Thursday, 23 February 2012
When all this was fields. . .
Looking at it now, it's strange to think of Chesterton as a rural idyll. Yet even by the time this pub was built, in the middle of the 19th century, the rural nature of Chesterton was beginning to turn suburban following inclosure in 1836 and the subsequent influx of ‘townies’ from Cambridge. So the name of the Haymakers, and of the Wheatsheaf which used to stand on the corner opposite, were already harking back to a ‘lost’ age.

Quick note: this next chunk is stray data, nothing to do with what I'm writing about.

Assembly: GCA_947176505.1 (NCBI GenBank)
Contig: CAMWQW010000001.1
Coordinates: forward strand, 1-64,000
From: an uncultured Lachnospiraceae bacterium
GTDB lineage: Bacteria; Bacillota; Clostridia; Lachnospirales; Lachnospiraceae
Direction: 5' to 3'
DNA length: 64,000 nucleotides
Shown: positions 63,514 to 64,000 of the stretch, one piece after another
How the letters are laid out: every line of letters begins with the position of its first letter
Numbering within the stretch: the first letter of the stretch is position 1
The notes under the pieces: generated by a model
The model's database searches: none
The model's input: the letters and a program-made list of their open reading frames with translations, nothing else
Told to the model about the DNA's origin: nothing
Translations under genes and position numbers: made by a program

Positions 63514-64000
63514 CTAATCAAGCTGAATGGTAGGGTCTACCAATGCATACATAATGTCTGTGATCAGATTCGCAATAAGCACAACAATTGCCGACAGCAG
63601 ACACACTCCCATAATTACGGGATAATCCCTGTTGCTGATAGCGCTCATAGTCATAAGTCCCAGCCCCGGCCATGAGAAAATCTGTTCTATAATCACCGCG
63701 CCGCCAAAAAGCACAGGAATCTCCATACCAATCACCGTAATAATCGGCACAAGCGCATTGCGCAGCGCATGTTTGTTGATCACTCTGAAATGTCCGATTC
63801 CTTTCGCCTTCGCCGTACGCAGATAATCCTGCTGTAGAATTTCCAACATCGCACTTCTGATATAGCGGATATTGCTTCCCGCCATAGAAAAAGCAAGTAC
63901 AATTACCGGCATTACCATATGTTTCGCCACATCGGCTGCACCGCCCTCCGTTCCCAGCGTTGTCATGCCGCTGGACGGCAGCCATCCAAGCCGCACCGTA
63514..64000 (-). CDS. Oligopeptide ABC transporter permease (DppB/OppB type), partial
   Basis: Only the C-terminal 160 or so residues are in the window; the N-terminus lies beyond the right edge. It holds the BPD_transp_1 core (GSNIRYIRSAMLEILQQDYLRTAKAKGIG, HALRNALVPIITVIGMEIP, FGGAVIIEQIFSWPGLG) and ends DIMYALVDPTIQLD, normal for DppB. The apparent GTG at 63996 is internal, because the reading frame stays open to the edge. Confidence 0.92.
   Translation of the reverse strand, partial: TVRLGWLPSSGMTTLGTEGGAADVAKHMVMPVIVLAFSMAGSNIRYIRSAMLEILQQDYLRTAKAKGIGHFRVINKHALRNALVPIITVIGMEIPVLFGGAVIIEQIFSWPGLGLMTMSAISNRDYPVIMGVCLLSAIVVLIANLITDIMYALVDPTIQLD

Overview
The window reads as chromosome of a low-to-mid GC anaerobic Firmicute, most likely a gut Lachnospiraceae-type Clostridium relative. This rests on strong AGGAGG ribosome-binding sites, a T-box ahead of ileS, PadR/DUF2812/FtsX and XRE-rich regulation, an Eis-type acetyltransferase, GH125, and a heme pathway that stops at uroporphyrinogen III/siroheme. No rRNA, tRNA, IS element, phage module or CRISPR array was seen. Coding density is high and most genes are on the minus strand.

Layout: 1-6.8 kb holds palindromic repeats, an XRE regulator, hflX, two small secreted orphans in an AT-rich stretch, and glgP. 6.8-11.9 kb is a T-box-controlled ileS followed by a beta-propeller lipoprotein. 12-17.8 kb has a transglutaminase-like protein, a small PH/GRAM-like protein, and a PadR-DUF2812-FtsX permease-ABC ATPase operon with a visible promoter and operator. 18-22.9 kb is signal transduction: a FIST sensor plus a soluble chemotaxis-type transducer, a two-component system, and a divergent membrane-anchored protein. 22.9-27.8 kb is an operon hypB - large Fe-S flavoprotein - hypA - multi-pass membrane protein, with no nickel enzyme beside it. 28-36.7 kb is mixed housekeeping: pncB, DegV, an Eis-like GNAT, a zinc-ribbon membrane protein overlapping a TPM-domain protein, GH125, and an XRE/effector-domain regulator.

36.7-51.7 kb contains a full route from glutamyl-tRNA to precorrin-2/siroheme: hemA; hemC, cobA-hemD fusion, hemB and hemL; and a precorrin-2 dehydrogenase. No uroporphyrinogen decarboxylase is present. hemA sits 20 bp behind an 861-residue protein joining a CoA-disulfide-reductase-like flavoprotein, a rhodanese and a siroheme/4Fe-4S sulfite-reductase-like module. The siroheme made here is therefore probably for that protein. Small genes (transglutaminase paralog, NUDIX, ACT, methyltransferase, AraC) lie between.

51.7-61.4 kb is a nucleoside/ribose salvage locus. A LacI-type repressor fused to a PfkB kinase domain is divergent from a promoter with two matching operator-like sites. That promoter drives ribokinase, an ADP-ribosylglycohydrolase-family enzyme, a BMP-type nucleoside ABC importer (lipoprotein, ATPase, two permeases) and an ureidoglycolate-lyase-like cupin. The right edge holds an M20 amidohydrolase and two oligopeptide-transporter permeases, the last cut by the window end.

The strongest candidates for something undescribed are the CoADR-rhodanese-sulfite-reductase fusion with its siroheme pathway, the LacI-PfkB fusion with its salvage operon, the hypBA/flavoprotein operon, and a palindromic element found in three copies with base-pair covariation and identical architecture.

As well as providing a popular (albeit often ersatz) name for a pub, images of haymakers resting (or sometimes frolicking) after a long day working (or sometimes frolicking) in the fields have long been a popular theme amongst artists. The scene on this sign is based on La Charette by Louse Le Nain (1600–1648).